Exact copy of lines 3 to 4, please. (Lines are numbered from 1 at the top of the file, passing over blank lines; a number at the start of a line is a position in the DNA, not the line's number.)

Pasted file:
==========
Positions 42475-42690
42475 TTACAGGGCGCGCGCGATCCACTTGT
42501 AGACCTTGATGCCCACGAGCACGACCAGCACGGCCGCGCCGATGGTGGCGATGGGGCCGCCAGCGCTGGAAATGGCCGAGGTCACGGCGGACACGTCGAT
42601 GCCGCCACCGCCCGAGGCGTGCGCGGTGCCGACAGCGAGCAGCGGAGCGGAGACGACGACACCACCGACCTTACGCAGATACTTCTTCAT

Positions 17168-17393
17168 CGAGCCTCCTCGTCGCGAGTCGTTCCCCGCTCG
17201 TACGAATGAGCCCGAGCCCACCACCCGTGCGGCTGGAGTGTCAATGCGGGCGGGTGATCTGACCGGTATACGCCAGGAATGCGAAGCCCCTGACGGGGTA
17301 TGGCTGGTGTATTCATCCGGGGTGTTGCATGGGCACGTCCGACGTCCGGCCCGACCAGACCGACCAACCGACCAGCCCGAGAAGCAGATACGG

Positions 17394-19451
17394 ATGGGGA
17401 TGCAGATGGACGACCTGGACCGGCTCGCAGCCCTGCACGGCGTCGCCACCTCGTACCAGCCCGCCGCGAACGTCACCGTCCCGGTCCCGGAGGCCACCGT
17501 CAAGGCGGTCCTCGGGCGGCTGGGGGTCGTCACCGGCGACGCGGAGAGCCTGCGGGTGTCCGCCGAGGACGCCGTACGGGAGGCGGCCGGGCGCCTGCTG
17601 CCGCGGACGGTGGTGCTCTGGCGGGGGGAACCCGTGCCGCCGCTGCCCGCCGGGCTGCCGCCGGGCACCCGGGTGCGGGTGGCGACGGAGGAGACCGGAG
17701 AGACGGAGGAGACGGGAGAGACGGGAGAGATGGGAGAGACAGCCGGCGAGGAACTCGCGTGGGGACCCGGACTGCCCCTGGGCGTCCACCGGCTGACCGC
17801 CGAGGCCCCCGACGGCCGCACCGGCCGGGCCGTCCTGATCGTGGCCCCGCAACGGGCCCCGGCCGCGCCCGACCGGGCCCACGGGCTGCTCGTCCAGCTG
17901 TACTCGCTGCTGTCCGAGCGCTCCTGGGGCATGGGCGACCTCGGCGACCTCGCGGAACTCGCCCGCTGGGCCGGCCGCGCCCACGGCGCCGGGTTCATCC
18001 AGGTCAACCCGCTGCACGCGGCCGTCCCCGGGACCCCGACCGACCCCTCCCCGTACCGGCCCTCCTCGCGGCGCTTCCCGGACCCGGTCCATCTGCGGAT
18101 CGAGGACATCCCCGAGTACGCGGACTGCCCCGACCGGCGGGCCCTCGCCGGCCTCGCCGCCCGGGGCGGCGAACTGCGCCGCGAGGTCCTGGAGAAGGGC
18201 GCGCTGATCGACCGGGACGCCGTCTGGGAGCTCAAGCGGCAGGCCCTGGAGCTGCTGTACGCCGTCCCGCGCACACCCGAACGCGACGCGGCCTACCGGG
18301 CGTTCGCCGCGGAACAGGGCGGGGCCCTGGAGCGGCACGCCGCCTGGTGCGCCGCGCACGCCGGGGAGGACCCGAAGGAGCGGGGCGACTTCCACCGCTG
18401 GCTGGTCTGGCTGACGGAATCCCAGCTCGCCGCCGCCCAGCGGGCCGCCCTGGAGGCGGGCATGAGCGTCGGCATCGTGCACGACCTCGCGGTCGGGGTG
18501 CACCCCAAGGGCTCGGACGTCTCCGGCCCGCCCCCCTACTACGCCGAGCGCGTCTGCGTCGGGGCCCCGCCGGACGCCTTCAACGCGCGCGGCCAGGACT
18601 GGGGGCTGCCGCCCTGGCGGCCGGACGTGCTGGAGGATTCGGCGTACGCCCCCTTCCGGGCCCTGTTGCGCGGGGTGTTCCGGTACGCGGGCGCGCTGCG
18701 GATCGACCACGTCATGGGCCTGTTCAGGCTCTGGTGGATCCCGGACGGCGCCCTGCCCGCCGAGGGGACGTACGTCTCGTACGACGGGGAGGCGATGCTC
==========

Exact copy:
42501 AGACCTTGATGCCCACGAGCACGACCAGCACGGCCGCGCCGATGGTGGCGATGGGGCCGCCAGCGCTGGAAATGGCCGAGGTCACGGCGGACACGTCGAT
42601 GCCGCCACCGCCCGAGGCGTGCGCGGTGCCGACAGCGAGCAGCGGAGCGGAGACGACGACACCACCGACCTTACGCAGATACTTCTTCAT